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"«"Tis life, whereof our nerves are scant,
Oh, life, not death, for which we pant;
TENNYSON, The Two Voices. “It can hardly be gain for us to die, till it is Christ for us to live.”
Pres. Bascom, Philosophy of Religion, page 187. “Sleep is a death; O make me try,
By sleeping, what it is to die:
Sir Thomas BROWNE, Evening Hymn. “O living will that shalt endure
When all that seems shall suffer shock,
Rise in the spiritual rock,
A voice as unto him that hears,
A cry above the conquer'd years
The truths that never can be proved
In Memoriam, cxxxi.
THE CHRIST'S TREATMENT OF DEATH.
“Jesus said unto her: I am the resurrection and the life; he that believeth on me, though he die, yet shall he live; and whosoever liveth and believeth on me shall never die." — St. John, xi. 25, 26.
It is only from great inspired natures that we hear so contradictory words as these. It is not until we rise somewhat above the level of ordinary thought, that we perceive the doubleness, or twofoldness, that invests life, the assertion of which yields apparent opposition in language. In one breath, Christ says that if a man dies and believes in Him, he shall live ; and in the next breath He says, that whosoever liveth and believeth on Him shall never die. Language could not be made more violently contradictory; believers shall never die; dead believers shall live ; yet every docile reader of the Bible, coming on such a passage, feels that it contains a truth too subtle to be grasped with words. Language attempts it, but is turned hither and thither in vain attempts to embody the meaning, and the result is wild and contradictory statements. But the very ambiguity of the language is an indication of the value of the truth hidden underneath it. When the strata of the rocks are twisted and upturned, the miner looks for gold, deeming that in the convulsions that so disposed
them, a vein of the precious metal may have been thrown up from the lower deep.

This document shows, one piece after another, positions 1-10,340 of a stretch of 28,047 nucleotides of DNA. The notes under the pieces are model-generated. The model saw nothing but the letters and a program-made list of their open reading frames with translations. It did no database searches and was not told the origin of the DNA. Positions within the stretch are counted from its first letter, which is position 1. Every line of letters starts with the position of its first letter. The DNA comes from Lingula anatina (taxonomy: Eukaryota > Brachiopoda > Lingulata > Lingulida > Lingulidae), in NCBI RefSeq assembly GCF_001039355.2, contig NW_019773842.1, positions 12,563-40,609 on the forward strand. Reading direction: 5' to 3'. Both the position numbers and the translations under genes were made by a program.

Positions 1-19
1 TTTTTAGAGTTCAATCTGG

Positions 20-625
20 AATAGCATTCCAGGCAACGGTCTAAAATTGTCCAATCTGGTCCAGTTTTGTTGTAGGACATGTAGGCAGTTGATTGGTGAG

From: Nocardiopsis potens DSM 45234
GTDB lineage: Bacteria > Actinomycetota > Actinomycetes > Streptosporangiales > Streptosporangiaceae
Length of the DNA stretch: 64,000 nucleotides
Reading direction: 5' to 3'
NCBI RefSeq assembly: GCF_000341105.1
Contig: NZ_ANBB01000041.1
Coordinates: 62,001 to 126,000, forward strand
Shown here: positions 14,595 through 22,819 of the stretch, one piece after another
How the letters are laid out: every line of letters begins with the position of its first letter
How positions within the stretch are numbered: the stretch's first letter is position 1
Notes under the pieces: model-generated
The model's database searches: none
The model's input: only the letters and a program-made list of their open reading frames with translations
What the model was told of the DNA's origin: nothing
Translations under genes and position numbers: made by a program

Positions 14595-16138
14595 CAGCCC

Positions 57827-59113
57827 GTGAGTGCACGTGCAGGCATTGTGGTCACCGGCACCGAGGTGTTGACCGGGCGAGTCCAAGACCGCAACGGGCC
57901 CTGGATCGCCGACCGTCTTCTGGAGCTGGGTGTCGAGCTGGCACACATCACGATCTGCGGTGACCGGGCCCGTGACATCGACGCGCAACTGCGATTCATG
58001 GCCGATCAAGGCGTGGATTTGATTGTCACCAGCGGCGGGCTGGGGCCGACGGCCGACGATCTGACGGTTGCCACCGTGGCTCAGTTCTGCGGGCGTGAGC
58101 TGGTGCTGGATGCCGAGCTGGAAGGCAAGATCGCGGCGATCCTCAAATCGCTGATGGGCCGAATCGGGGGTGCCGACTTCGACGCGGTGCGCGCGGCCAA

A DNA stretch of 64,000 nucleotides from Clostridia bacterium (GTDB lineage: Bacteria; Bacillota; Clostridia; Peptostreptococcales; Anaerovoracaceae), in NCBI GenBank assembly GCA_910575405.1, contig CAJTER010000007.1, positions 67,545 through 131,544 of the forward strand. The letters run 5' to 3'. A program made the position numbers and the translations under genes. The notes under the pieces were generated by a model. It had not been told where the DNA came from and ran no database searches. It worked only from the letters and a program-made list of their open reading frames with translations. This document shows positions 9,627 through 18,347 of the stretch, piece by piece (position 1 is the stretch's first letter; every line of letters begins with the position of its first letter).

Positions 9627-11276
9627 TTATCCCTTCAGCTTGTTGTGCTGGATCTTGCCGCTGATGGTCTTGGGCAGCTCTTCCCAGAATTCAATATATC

And not only is there a certain blindness in the treatment of the subject, but the subject itself is a mystery. We see but one side, or, as it were, the gate-way; beyond, all is uncertainty and darkness. But this blindness and apparent contradiction has its ground in us, in our feeble capacity to understand and to believe. To the Christ it was clear and radiant truth. He was dealing with the actual fact of death. Women were weeping for their dead brother before him. It was no time for fine, mystical talk, for ambiguous words of comfort, and it was this very desire to administer a higher comfort, that made his words seem strange and doubtful. In order to get at their meaning, we must keep in mind that Christ was drawing comfort for these afflicted friends, not from the old sources, but from Himself. Martha has expressed her faith in the common doctrine of the resurrection at the last day. Christ does not deny nor assent to it, but passes over it, as though it had little power to assuage the actual suffering of death. If it be true, it is a far-off event, ages hence, at the last day ; it hardly touches the present fact of death. It has nothing definite, immediate, or specially consolatory in its character, being simply an affirmation of future existence. So little power had it, that Martha did not think of it, till led to it by Christ's question. She doubtless shared the vague belief of the Jews, that “ her brother would ascend some time or other on angels' wings into a place somewhere above the stars ;” but how could that comfort her? She could not bridge the gulf of time and space between herself and that event. She could get from it no assurance that her brother would ever be known by her; that the ties sundered by death would ever be joined again. There her brother lay in the tomb, dead, fast passing to corruption, soon to become as the dust of the earth, and there he would lie for ages, dead; herself soon to die and lie beside him, and sleep the long sleep of utter forgetfulness. What comfort is there here for yearning human love that longs for nearness and response? God's love may wait patient through ages, because ages are nothing to Him, but human love is impatient, because it is human and under finite conditions. We cannot endure that the object of our love should be beyond our knowledge and reach, and the bitterness of death springs from this fact of utter separation and apparent loss. A future, general resurrection, is only a slight mitigation of this suffering, because its operation is so distant and vague. Our little ones die — children that we scarcely endure to have out of our sight; the winter day seems long if they are absent, and the journey wears tediously away that separates us from their caresses; when these die, it is small comfort to know that ages upon ages hence, when great gulfs of change and place are passed, they and we shall live again. Instead of dwelling on that, we cling to the form and mementos spared by death; we visit their graves and keep alive the past instead of making alive the present. Christ, there by the